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Largest software group sides with DoJ

The Software and Information Industries Association says it will file a brief supporting the DoJ's position that Microsoft holds a monopoly

The computer industry's largest trade group will side with the Justice Department in its antitrust case against Microsoft over the software maker's strong objections, members said.

The Justice Department asked the Software and Information Industries Association to file a brief Monday in the final stage of the trial, and its board voted last week to do so despite its largest member's protests, two members said. Ten of 19 board members abstained or did not participate in the contentious vote, a third member said.

The friend-of-the-court filings were requested by US District Judge Thomas Penfield Jackson. Microsoft invited a brief in its defence from a trade group with which it is closely tied, the Association for Competitive Technology, which was filed yesterday. The 19 states allied with the Justice Department in the case are also expected to file.

The most closely watched of these filings, though, will be from Lawrence Lessig, a Harvard University expert in Internet law, whose brief was requested by Judge Jackson himself. In his December 20 order asking for the briefs, he said he was seeking the brief because Dr. Lessig was "uniquely qualified" on the issues in the case, suggesting it may be given greater weight than those of the other parties.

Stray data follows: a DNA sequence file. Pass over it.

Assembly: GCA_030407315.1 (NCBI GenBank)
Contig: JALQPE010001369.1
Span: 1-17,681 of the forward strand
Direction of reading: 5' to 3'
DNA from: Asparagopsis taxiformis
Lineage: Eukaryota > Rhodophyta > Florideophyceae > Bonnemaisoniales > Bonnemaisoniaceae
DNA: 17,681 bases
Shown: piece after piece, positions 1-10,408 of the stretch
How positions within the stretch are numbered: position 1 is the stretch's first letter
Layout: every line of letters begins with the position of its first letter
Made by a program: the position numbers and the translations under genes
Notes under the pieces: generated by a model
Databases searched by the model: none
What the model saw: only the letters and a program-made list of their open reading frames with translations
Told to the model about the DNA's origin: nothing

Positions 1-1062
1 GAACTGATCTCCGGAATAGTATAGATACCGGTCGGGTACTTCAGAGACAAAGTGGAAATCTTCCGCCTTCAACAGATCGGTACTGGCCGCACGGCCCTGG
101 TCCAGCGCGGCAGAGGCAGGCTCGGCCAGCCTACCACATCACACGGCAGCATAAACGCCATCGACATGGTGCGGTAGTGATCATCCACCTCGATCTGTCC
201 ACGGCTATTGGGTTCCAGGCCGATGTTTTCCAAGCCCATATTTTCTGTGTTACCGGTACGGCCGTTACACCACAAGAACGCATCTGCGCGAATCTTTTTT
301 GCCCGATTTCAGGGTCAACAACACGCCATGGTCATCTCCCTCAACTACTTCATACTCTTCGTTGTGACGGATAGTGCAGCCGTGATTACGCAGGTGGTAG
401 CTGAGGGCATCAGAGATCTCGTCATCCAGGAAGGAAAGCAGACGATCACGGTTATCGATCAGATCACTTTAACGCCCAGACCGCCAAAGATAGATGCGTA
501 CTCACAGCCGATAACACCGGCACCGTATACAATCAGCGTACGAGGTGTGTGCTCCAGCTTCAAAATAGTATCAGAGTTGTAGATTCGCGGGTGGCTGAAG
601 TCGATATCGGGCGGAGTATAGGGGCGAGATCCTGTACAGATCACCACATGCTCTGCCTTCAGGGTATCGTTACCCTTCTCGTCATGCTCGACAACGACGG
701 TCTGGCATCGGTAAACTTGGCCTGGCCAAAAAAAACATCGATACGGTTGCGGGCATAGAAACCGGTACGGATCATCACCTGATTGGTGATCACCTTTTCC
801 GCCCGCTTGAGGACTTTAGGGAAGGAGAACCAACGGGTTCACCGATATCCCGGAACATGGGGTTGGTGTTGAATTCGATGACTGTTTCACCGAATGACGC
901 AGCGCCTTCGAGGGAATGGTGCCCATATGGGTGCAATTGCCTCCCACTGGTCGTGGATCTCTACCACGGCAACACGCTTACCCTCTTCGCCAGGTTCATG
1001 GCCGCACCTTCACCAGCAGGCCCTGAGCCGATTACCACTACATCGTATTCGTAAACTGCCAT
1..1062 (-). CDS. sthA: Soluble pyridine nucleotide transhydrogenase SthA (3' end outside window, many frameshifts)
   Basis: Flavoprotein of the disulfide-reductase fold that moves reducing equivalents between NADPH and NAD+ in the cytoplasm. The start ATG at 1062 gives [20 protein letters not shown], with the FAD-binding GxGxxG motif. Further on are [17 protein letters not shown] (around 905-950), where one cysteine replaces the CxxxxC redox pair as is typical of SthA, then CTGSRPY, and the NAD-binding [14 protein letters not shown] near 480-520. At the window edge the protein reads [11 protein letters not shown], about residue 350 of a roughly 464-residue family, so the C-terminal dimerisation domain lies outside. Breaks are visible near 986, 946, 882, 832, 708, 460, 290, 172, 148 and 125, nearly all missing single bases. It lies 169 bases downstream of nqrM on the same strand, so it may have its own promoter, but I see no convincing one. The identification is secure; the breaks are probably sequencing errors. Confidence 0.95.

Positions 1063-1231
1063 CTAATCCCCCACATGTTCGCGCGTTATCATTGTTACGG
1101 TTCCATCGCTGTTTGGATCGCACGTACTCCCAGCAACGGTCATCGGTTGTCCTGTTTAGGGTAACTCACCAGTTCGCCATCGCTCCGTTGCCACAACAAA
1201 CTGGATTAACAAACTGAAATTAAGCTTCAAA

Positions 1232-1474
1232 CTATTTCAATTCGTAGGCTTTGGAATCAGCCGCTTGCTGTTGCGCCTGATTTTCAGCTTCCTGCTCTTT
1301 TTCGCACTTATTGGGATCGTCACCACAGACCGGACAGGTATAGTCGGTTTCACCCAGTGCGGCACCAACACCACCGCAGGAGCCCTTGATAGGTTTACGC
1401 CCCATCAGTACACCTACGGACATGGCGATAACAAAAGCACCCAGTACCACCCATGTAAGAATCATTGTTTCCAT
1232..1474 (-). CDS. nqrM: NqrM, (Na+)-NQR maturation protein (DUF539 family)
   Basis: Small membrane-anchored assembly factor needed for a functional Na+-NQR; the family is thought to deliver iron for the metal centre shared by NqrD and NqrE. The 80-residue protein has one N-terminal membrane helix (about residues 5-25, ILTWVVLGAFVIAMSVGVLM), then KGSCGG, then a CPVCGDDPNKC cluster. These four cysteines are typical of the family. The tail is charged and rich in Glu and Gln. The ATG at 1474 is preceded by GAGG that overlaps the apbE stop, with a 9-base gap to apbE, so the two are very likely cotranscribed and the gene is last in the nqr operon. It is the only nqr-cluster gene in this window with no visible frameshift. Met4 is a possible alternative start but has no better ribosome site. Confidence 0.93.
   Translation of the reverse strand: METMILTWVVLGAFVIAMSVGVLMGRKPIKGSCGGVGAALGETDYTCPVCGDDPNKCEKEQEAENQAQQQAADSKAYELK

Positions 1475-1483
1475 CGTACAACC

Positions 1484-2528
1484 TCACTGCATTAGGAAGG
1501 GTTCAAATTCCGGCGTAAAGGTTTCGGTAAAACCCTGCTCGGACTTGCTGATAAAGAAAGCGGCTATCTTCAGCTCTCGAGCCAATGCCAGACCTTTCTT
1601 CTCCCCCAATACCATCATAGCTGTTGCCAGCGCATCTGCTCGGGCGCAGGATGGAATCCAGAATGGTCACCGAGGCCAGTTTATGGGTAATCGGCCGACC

Dr. Lessig is expected to address the issue of "technological tying," which is at the core of the government's claims against Microsoft. A federal appeals court handed Microsoft a victory on this score in a related case in June 1998.

The filing by the big software-industry trade group is expected to tell the court that Microsoft has an enduring monopoly in desktop personal-computer software, one that isn't seriously threatened by the new technologies and products Microsoft has cited in earlier filings. The group counts among its members most major software and information companies.

The filing by the states is expected to be written by Robert Bork, a conservative former appeals-court judge and antitrust scholar who has been a strong supporter of the government's case.

But the brief filed in support of Microsoft Monday blew away the competition, at least in the number and distinction of the lawyers who signed it. They were a bipartisan group including two former US attorneys general, Nicholas Katzenbach and Griffin Bell, and two past White House counsels, Lloyd Cutler and C. Boyden Gray.

The filing said that the antitrust laws encourage a holder of a "lawfully acquired monopoly" to compete aggressively and that Microsoft didn't attempt to monopolise the Internet-browser market. "Microsoft gained a competitive position in the browser market by competing aggressively on quality and price," it said.

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